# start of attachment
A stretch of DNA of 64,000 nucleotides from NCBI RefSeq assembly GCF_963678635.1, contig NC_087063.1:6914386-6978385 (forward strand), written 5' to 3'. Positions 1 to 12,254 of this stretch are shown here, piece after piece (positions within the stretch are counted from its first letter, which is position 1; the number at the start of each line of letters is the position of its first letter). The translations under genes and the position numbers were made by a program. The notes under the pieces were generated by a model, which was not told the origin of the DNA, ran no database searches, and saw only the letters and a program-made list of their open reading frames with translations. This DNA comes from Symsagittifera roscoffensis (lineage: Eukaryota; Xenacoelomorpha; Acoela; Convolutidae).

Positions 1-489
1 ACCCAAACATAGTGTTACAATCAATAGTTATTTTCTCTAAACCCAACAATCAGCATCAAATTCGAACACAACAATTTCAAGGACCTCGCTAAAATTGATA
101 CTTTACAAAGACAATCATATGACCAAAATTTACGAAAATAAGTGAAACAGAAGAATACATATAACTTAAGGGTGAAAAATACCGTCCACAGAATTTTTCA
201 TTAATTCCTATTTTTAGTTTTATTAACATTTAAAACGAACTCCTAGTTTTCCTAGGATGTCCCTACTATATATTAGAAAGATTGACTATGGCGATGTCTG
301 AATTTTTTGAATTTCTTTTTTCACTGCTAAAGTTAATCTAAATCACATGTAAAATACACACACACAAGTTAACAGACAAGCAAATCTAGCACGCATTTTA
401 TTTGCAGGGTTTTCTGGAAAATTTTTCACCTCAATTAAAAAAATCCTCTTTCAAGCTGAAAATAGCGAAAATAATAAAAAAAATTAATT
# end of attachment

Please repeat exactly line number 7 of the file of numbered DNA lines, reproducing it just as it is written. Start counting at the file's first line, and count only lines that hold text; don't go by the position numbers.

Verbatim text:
401 TTTGCAGGGTTTTCTGGAAAATTTTTCACCTCAATTAAAAAAATCCTCTTTCAAGCTGAAAATAGCGAAAATAATAAAAAAAATTAATT